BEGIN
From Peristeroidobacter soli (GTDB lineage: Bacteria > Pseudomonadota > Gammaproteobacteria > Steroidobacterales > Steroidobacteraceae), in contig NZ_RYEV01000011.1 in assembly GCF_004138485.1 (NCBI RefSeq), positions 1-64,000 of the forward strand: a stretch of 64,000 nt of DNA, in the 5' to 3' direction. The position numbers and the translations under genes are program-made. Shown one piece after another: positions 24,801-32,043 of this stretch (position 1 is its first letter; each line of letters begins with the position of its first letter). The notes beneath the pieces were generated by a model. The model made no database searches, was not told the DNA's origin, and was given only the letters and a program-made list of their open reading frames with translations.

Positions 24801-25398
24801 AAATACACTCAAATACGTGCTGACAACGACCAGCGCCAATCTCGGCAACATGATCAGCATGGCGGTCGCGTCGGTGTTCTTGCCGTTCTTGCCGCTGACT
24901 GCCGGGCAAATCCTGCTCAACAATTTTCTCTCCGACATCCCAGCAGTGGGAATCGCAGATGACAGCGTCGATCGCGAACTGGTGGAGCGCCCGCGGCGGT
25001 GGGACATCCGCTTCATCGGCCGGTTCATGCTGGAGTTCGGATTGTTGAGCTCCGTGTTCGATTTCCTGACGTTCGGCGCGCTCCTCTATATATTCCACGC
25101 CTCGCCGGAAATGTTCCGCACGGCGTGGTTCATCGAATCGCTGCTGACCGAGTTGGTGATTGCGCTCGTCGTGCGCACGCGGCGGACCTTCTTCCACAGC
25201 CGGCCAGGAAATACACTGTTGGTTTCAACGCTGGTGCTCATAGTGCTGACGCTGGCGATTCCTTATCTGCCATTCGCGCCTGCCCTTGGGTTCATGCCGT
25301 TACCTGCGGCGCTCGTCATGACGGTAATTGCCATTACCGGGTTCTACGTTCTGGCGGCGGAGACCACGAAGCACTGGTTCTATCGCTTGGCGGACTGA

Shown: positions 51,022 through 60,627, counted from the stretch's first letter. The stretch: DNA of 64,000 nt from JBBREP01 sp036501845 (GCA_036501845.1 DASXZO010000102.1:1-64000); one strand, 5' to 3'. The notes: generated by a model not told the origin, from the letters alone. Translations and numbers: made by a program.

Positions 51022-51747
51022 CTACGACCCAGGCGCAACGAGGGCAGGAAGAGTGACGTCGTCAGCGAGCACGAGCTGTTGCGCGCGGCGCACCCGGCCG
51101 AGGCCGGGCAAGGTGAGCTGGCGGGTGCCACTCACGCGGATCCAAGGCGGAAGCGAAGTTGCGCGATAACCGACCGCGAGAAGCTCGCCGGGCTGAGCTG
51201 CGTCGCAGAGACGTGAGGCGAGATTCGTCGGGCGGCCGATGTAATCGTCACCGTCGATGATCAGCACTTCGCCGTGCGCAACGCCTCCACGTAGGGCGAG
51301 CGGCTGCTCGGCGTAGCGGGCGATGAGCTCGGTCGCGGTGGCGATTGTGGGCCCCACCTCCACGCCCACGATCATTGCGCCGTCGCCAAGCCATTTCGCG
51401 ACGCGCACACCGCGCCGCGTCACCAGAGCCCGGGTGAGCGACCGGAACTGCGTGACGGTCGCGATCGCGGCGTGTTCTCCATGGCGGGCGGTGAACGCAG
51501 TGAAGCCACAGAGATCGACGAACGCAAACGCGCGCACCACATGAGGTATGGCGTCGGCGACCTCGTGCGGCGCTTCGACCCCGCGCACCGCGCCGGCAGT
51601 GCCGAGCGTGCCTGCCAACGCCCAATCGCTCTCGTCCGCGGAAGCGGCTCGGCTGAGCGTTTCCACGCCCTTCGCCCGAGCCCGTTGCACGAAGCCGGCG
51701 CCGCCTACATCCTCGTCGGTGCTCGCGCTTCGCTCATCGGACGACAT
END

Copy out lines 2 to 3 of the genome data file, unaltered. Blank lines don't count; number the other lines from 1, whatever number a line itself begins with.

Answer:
Positions 24801-25398
24801 AAATACACTCAAATACGTGCTGACAACGACCAGCGCCAATCTCGGCAACATGATCAGCATGGCGGTCGCGTCGGTGTTCTTGCCGTTCTTGCCGCTGACT